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Lens review

Nikon Nikkor AF-S 70-200 mm f/2.8G IF-ED VR

19 January 2011
Arkadiusz Olech

8. Vignetting

In one of first chapters we expressed our concern about the small diameter of the tested Nikkor’s 70-200 VR inner tube. The moment of truth has come.

Nikon Nikkor AF-S 70-200 mm f/2.8G IF-ED VR - Vignetting


At 70 mm focal lengths there are no problems at all. Even at the maximum relative aperture the vignetting is imperceptible, amounting to just 9% (-0.26 EV).


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The situation deteriorates a bit at 130 mm where by f/2.8 the light fall-off in the frame corners amounts to 17% (-0.54 EV). This level is not high and additionally we must mention that on stopping down the lens to f/4.0 the problem disappears completely (4%).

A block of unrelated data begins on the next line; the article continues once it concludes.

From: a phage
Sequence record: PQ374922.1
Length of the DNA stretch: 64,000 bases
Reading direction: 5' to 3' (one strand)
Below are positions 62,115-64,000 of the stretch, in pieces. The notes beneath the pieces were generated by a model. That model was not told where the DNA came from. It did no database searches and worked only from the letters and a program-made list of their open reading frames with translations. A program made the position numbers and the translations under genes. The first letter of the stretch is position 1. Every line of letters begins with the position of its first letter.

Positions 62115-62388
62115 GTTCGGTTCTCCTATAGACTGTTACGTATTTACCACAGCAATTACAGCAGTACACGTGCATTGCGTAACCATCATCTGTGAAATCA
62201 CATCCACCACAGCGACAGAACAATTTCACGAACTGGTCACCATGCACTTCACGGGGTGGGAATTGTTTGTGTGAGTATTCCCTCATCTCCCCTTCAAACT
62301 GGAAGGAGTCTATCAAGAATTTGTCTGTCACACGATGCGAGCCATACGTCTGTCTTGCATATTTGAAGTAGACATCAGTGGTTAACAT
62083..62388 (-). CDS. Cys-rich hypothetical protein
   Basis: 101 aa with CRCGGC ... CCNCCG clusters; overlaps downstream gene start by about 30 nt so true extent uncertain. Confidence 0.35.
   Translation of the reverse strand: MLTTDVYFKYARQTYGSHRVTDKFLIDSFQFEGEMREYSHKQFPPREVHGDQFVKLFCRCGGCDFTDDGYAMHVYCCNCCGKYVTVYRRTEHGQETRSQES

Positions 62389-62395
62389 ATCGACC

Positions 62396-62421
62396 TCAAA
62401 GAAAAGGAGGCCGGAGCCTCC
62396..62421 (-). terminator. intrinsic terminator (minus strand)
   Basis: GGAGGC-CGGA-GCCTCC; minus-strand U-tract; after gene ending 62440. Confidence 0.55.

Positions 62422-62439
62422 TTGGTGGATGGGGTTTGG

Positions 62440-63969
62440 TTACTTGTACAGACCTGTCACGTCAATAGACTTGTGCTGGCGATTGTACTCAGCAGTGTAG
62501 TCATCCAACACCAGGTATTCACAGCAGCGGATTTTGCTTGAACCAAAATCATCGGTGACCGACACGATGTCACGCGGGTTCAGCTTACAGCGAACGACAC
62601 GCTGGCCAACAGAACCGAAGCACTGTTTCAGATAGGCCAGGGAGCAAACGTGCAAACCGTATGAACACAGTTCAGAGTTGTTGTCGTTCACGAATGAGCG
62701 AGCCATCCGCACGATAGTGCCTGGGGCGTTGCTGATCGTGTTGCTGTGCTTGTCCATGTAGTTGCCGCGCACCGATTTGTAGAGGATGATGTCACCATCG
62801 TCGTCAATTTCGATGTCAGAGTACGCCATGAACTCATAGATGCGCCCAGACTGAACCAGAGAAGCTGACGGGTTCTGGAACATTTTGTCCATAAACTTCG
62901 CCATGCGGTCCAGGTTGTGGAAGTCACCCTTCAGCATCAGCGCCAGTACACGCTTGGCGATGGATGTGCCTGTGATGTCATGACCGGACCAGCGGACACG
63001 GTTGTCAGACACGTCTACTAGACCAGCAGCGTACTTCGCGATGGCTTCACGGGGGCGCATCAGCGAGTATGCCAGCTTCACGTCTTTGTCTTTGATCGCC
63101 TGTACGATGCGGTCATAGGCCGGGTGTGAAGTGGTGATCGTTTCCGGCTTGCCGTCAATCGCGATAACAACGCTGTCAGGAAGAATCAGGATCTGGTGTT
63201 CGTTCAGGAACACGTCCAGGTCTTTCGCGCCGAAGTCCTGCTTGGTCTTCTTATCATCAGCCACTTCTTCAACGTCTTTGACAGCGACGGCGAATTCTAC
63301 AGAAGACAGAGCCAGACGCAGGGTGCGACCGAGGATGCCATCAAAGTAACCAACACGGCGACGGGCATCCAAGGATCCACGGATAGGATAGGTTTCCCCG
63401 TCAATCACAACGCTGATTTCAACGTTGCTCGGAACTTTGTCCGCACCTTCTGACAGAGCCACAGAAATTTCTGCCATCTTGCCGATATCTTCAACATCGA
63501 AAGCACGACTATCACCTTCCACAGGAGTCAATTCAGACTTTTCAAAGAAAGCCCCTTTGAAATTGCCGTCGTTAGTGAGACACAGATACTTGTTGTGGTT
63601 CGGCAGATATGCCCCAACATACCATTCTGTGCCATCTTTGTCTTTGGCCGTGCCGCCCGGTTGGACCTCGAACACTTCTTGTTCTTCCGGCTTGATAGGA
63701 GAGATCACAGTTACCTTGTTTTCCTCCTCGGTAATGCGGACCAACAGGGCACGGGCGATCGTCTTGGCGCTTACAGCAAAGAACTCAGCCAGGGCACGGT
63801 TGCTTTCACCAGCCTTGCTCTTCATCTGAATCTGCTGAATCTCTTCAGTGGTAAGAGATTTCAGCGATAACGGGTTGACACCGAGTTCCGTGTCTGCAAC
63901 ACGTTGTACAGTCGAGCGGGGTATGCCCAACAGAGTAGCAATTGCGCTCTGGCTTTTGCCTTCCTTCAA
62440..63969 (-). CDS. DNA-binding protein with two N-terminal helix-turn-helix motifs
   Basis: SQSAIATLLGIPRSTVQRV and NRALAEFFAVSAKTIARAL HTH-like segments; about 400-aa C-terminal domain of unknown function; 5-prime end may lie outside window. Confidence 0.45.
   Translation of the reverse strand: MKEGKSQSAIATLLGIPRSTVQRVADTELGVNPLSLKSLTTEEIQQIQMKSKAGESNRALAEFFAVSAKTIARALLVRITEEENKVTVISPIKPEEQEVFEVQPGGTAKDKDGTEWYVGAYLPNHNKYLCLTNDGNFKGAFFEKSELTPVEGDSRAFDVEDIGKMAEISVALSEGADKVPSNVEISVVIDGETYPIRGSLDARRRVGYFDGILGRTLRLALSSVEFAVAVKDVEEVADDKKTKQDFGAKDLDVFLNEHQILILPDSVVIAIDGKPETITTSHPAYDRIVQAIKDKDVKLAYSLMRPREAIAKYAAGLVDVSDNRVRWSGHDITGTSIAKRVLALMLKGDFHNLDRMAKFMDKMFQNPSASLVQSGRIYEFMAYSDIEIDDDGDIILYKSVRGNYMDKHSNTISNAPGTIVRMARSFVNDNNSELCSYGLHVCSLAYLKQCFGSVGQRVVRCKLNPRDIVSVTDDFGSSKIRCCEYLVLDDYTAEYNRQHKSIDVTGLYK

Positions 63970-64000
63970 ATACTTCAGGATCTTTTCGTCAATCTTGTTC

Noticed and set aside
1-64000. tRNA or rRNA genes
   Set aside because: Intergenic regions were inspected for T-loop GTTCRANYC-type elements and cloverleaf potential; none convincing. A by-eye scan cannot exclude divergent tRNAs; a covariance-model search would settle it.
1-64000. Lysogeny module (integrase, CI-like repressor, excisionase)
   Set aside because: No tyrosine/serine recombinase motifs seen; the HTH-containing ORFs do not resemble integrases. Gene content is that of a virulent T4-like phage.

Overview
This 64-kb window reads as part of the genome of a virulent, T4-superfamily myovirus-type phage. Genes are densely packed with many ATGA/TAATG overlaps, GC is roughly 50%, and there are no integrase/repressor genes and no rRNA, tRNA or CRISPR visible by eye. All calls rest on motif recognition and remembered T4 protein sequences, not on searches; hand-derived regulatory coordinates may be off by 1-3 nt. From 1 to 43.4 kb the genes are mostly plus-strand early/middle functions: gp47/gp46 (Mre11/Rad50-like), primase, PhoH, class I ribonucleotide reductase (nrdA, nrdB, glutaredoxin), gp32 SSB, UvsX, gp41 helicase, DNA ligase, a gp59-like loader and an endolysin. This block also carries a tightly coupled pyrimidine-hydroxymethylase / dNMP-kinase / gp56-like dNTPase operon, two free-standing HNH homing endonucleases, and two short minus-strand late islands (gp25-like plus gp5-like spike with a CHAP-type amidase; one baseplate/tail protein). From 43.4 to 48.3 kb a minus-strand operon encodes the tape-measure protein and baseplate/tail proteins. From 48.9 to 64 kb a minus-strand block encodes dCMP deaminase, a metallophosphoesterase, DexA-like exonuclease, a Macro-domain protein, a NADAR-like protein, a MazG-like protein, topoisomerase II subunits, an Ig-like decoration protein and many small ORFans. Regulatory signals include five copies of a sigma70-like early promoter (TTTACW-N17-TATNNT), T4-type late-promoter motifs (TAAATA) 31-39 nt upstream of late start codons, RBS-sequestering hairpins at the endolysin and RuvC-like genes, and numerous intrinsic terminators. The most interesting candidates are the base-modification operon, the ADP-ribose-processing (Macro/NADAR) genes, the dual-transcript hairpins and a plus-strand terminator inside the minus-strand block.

Serious reservations you can start having about the 200 mm focal length. If on a small D200 sensor the brightness loss is 29% (-0.99 EV) what will happen on full frame? The fact that by f/4.0 the vignetting decreases to the level of 12% and by f/5.6 – to 4% can be considered a bit of consolation here.

After attaching the converter the situation improves a bit. By f/4.0 the light fall-off in the frame corners amounts to 20% (-0.64 EV) and the problem disappears completely by f/5.6 where the vignetting is only 3%.

You can express some reservations about the 200 mm performance. The EF 70-200 f/2.8 IS and the Sigma 70-200 f/2.8 lenses on a bit smaller Canon’s 20D sensor showed an identical value of 23%. Also the Nikkor 80-200 mm fared better here with the worst result reaching 21%.

Nikon Nikkor AF-S 70-200 mm f/2.8G IF-ED VR - Vignetting

Nikon Nikkor AF-S 70-200 mm f/2.8G IF-ED VR - Vignetting

Nikon Nikkor AF-S 70-200 mm f/2.8G IF-ED VR - Vignetting

Nikon Nikkor AF-S 70-200 mm f/2.8G IF-ED VR - Vignetting